Healthy nails are pinkish in color, smooth and firm, with a pale half moon located at the base. If your nails look different than this, you may want to consult a health professional to find out why. Here’s what to look for, starting with nail texture and firmness:

  • Thin or soft nails are most often the result of over-exposing them to detergent or nail polish remover with acetone. However, it could also be due to low levels of B vitamins, calcium, or iron. 
  • Cracked, split nails may be the result of immersing them in water too often, such as when you bathe grandchildren or wash dishes. They are sometimes linked to thyroid disease.
  • Peeling nails normally occur after trauma to the nail bed. Perhaps you used your fingernails to open some packages, or you were picking off old fingernail polish. Oversoaking can exacerbate the condition.
  • Pitted nails, when they are covered with tiny indentations, may be the result of psoriasis or alopecia areata, an autoimmune disease that also induces hair loss.
  • Spoon nails have a “scooped out” look. They may be caused by anemia, hypothyroidism, or liver problems. Contact your doctor to find the cause.
  • Horizontal ridges are most often the result of trauma before the nail had grown out. Known as Beau’s Lines, these could also be the result of previous high fever, vitamin deficiency, diabetes, or peripheral vascular disease. Another cause can be chemotherapy drugs.
  • Curved nails are part of a long process that develops over years, not days. The fingertips enlarge and the nails swell to grow around them. This condition can be inherited, or it may be due to lung disease, inflammatory bowel disease, cardiovascular disease, or liver disease. Check with your doctor to find the cause.
  • Ram’s horns refers to thick, overgrown nails and can be inherited, or the result of psoriasis or poor circulation. If you have this condition, you need a specialist to trim your nails and treat the underlying cause.
  • Nails can fall off due to an injury or infection. It may start with all or a portion of the nail turning white, green, or yellow and becoming tender or painful. The nail usually falls off in a matter of weeks and regrows from the base. This condition may also be linked to psoriasis. If the nail fails to grow back in normally, see your doctor.

Nail color can also be an important indicator that something is amiss. It may be inconsequential, but it could also be linked to a health condition. Check if you notice any of the following:

  • White spots are usually the result of injury, such as whacking your fingernail on something or getting rough or repeated manicures. If you have white spots but never experienced any trauma, you may have to consider whether you have a zinc deficiency, a fungal infection or allergic reaction. 
  • Blue fingernails are an indicator that your body lacks oxygen. This can be caused by heart disease or emphysema. If you don’t already have a diagnosis and your nails take on a blue tinge, see your doctor to check on the cause.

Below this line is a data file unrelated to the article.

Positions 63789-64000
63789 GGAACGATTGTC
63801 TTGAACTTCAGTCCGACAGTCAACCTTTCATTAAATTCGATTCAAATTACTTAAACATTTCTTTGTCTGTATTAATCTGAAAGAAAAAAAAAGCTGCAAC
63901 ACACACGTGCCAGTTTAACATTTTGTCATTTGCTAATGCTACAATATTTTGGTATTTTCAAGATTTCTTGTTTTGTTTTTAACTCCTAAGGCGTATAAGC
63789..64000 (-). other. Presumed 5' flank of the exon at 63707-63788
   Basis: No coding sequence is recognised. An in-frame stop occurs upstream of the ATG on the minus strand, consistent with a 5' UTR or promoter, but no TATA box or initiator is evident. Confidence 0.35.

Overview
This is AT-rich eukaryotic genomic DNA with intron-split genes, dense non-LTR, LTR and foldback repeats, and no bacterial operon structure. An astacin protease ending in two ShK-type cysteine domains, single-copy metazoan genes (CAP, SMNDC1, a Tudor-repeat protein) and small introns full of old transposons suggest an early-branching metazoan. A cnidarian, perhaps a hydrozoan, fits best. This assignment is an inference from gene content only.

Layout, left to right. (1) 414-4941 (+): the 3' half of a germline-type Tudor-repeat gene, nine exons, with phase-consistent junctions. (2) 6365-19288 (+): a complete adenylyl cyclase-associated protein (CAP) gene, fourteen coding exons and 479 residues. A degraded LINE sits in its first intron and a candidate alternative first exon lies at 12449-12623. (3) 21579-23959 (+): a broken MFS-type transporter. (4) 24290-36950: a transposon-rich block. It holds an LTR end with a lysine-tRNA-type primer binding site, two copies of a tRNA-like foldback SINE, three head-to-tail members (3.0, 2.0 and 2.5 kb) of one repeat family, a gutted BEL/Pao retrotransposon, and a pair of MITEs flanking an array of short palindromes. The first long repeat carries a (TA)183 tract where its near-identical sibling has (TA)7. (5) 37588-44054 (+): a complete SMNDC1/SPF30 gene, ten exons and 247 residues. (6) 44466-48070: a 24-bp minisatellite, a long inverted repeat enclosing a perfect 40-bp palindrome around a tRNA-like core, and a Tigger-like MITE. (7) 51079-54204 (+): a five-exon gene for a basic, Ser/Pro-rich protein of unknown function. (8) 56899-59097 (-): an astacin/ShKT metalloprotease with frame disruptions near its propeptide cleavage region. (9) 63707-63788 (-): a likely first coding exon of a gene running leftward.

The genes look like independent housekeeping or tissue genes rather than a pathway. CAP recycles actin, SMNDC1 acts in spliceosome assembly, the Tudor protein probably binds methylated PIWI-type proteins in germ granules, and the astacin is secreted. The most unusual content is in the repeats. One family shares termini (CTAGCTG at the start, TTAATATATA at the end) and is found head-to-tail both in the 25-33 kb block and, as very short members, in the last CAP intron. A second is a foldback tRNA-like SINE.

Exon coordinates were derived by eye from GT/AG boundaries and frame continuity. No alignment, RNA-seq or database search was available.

• Yellow nails are fairly common and most often caused by staining from nail polish or smoking. If it’s related to a fungal infection, the nails themselves will thicken and crumble. Other possible causes include rheumatoid arthritis, respiratory disease, thyroid disease, and diabetes.
  • Dark vertical lines underneath the nail bed may be caused by melanoma, a serious skin cancer. Have a dark line checked out right away by your doctor. 

To see actual photos of many of these conditions, go here.

Usually, some other indicator of disease or condition will already have alerted you to a problem before you notice a change in your nails. However, if you do see something you can’t explain then it’s a good idea to check in with your doctor to make sure nothing new is going on.

Wednesday, April 3, 2024

Famous & 65

Look who's turning 65 this month

Find out which celebrities are turning 65 this month!

Image Source: Wikipedia

April 15 - Emma Thompson, actress and screenwriter  

Do you remember watching “Howard’s End?” How about “In the Name of the Father” or “Fortunes of War”? Dame Emma Thompson is a national treasure belonging to the Brits, and the winner of two Academy Awards, three BAFTA Awards, two Golden Globes, and a Primetime Emmy Award. Queen Elizabeth II made her a Dame of the British Empire in 2018 for her contributions to drama.

Lacking conventional good looks but possessing an inner resolve and likeability, the daughter of two actors “was surrounded by creative people” and believes her career was fated. When Thompson’s father died at the age of 52, the family was “torn to pieces” she recalls. “At the same time, it's possible that were he still alive I might never have had the space or courage to do what I've done ... I have a definite feeling of inheriting space. And power.”